Beating the brain game: Communications success in a new era of neuroscience learnings
Alida Jansen and Lorcan McHarry
TNS South Africa
Much has been written about how to measure communications effectiveness in the last decade. Reading through the literature, it becomes clear that the way in which the industry has defined 'communications effectiveness' has remained relatively stable over time, with 'success' being underpinned by an underlying requirement of conscious recall and rational liking of the ad (Heath & Feldwick, 2008).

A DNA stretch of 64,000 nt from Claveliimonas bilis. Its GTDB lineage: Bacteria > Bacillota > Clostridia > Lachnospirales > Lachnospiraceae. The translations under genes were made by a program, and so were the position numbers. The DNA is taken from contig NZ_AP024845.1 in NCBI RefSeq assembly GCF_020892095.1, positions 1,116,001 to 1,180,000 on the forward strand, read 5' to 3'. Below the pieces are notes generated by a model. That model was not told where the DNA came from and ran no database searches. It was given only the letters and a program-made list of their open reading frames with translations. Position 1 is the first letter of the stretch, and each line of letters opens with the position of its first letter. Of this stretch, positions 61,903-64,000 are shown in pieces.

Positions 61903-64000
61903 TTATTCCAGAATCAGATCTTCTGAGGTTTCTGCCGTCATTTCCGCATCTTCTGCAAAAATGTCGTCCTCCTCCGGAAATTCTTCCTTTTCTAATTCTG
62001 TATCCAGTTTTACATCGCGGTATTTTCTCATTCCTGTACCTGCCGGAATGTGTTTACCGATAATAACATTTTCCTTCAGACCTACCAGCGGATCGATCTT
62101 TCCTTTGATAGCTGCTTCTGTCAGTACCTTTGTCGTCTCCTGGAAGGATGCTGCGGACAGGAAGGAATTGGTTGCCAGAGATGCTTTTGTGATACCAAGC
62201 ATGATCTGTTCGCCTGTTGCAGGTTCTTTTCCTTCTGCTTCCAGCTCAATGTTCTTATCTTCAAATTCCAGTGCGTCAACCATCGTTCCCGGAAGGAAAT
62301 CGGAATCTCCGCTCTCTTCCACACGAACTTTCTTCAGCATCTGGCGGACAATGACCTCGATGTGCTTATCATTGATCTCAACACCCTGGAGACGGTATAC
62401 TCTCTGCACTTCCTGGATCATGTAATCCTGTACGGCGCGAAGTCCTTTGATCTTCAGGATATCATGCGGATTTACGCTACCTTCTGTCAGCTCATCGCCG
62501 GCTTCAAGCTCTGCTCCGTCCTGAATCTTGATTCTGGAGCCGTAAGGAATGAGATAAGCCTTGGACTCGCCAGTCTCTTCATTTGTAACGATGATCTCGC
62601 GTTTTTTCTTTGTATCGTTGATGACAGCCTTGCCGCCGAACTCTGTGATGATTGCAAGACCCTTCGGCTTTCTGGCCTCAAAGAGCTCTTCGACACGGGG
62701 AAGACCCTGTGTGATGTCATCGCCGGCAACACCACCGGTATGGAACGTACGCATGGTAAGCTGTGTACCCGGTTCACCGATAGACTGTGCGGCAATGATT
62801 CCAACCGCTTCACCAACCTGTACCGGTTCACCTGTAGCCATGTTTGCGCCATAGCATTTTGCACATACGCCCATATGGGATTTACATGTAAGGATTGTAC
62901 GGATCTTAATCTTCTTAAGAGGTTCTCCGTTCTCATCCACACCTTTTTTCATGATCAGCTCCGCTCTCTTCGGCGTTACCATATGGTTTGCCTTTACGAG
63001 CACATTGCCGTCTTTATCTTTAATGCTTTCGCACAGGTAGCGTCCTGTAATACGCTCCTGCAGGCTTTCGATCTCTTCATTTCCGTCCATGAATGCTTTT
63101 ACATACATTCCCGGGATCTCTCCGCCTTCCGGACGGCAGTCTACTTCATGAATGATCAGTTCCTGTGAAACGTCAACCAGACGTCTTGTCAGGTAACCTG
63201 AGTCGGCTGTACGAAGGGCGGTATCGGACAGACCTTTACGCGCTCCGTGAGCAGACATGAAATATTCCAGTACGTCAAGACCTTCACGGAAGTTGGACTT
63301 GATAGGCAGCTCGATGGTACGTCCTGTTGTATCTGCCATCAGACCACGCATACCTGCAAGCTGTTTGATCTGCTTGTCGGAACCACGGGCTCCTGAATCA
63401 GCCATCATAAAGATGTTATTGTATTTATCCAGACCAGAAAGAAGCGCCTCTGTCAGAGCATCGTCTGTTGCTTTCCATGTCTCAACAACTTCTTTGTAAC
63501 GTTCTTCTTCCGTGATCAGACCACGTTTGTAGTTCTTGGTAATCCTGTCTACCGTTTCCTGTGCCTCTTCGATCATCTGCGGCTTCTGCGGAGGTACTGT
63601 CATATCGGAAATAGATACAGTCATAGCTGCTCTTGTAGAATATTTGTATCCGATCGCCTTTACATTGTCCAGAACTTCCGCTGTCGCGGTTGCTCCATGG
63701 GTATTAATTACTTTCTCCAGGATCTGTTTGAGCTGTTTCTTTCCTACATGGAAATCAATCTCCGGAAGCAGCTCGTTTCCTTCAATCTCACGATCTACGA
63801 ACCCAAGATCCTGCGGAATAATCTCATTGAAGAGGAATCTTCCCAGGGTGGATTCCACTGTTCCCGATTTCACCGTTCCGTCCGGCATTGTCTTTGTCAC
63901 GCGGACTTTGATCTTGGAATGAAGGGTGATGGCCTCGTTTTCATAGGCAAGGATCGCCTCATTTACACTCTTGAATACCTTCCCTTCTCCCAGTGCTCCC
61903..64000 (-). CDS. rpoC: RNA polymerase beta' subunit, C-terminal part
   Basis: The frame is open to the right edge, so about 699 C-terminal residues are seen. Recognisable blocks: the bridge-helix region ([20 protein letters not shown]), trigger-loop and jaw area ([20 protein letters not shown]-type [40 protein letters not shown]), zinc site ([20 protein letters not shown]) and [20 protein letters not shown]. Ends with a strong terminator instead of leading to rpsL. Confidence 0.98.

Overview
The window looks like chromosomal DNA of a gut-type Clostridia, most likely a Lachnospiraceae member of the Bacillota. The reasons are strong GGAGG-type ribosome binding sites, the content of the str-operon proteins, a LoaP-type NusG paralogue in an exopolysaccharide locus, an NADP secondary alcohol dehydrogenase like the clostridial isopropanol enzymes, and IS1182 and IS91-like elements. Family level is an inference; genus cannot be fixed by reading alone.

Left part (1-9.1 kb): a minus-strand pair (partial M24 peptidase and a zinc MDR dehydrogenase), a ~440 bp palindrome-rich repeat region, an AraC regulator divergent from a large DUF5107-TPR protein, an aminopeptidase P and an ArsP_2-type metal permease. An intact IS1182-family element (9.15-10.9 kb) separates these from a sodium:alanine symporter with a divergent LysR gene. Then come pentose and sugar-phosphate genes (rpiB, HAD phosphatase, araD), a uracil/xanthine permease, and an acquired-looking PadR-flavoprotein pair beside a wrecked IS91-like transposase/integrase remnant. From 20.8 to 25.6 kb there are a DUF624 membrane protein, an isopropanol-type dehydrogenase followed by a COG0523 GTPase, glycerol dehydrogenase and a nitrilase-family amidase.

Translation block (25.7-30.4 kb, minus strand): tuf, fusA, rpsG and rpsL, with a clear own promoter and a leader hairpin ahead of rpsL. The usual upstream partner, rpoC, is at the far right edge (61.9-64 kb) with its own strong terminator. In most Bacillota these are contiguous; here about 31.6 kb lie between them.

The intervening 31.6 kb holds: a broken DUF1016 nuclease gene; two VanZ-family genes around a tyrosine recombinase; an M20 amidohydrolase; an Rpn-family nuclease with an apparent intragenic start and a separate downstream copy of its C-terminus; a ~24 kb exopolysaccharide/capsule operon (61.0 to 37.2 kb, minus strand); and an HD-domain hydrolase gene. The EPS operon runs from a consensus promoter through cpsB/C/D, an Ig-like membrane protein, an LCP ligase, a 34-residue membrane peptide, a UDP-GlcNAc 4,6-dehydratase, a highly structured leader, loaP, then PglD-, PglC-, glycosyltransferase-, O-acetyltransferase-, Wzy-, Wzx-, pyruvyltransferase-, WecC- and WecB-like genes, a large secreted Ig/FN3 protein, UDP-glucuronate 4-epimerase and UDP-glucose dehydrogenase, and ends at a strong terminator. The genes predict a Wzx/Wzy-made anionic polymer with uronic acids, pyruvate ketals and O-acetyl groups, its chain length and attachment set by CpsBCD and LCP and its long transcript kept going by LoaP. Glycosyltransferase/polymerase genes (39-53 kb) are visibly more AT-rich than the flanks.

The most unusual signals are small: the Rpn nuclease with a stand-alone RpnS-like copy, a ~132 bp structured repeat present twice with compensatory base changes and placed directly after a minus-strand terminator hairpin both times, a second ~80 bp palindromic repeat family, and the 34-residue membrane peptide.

Meanwhile, neuroscientists have – for a long time – applied themselves to questions around how the brain works, how messages get assimilated and what the role of subconscious exposure is. In fact, Herbert E. Krugman (1971) started looking at eye movements and brainwave measurements to understand levels of involvement and ad effects back in the 1970s. The implications of these early neuroscience explorations did not, however, fundamentally alter the way in which the industry defined or measured communications success (Heath et al, 2008).